Or maybe Farage is attracted by Maine’s demographics and nurtures a fantasy of homogeneity and whiteness, one that underwrote his Brexit messaging and led him to exploit the European refugee crisis for political gain.
Or perhaps he’s drawn to a state with a governor who tilts at windmills, given that one of Farage’s first meetings with Trump after the U.S. election involved a discussion in which the president-elect urged Farage and his associates to oppose a proposed wind farm that would affect the view at Trump’s golf course in Aberdeenshire, Scotland.
Or maybe he just thinks we’re simple rubes who won’t know enough about his brand of lies and sleaze to call him out on it. Whatever the reason, we should not normalize such behavior by making Farage feel comfortable here.
However fast Farage runs, let’s hope that his dodgy expenses fiddles still catch up with him.
I almost wish that I hadn’t said “The main problem with Brexit isn’t the competence of the people trying to carry it out“, now that our leading Brexiteers are routinely generating headlines like this:
But I still think my point, that Brexit itself is a terrible idea regardless of the calibre of the people trying to make it work, is valid. Of course, the fact that Brexit was originally dreamed up by morons like this probably explains why it’s such an unremittingly terrible idea…
What is this, International Throw Your Toys Out of The Pram Week?
“It will be a lot easier and I think we’re probably in that position where we’ll just let Obamacare fail. We’re not going to own it. I’m not going to own it. I can tell you Republicans are not going to own it,” Trump said.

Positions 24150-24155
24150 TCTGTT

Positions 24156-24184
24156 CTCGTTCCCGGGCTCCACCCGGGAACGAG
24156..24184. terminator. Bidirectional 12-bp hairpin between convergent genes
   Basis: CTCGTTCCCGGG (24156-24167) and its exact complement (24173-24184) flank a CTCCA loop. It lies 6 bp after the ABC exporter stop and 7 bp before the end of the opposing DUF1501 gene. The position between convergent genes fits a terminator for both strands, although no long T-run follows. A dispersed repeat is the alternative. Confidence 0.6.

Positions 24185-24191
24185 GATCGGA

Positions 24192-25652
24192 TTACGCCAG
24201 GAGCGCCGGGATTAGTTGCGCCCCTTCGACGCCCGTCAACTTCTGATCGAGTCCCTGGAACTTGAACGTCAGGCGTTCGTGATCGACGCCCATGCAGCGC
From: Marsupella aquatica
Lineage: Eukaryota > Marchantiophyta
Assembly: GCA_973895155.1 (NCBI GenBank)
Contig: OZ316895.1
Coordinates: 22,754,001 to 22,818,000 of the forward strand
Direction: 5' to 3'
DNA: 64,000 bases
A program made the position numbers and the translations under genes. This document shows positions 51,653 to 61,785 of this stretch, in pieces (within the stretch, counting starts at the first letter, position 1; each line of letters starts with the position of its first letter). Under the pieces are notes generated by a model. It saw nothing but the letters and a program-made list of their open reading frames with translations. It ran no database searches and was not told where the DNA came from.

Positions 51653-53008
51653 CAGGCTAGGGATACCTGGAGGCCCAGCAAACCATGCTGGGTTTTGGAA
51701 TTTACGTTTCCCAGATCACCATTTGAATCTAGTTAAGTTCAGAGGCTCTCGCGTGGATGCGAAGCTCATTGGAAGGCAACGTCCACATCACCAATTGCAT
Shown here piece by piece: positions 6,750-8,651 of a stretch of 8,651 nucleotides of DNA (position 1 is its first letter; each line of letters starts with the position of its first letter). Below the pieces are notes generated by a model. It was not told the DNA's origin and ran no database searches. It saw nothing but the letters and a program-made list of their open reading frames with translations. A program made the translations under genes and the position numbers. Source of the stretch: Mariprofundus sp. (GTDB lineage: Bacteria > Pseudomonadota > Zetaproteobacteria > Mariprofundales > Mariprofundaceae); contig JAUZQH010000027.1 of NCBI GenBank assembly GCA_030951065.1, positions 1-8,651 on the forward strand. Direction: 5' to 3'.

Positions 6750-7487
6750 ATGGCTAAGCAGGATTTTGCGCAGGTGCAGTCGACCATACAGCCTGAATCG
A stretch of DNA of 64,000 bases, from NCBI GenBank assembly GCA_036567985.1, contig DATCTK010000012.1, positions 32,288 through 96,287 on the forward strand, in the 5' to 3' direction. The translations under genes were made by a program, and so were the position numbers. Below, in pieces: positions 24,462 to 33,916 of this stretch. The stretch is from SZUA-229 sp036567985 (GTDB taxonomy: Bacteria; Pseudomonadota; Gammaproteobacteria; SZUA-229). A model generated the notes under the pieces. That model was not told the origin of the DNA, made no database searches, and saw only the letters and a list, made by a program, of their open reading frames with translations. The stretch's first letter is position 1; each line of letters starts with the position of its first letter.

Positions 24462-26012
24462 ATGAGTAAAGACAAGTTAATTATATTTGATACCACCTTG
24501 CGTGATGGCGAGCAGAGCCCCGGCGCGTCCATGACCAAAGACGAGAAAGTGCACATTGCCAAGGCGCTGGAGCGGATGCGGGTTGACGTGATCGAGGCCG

Cabinet tensions over Brexit intensified today as Tory sources accused Boris Johnson and Michael Gove of trying to force Theresa May into storming out of Brexit talks.
An insider told the Standard the pair were using the row over Britain’s divorce payment to the EU to bring talks “crashing to a halt” to engineer a “hard Brexit” with no transitional deal.
“They want a situation where the EU just say ‘enough is enough’ and show us the door,” claimed the source. “They want the hardest of hard Brexits.” Mr Johnson last week caused a furore by saying the EU could “go whistle” for the money it is seeking.
And these are the sort of people who go around calling Remainers “saboteurs.”
When Dominic Cummings, the former director of Vote Leave, called David Davis, the UK’s chief Brexit negotiator, “thick as mince, lazy as a toad and vain as Narcissus” he was kind of missing the point. Even if Davis was as wise as Solomon, as busy as a bee and as humble as somebody too humble for you to have even heard of, it wouldn’t matter.
The main problem with Brexit isn’t the competence of the people trying to carry it out. The problem is that the flawed idea is predictably falling apart at the proof of concept stage. Arguing about the who’s the best person to deliver Brexit is as pointless as arguing about whether Alice or Bob could brew a better pot of tea in a chocolate teapot.
According to the headline writers, David Davis “uses spy-proof briefcase to stop snoopers accessing Brexit secrets.” Which does make me wonder what he keeps in there in there. I’m guessing:
Image © BBC, but I’m, saying fair use. So there.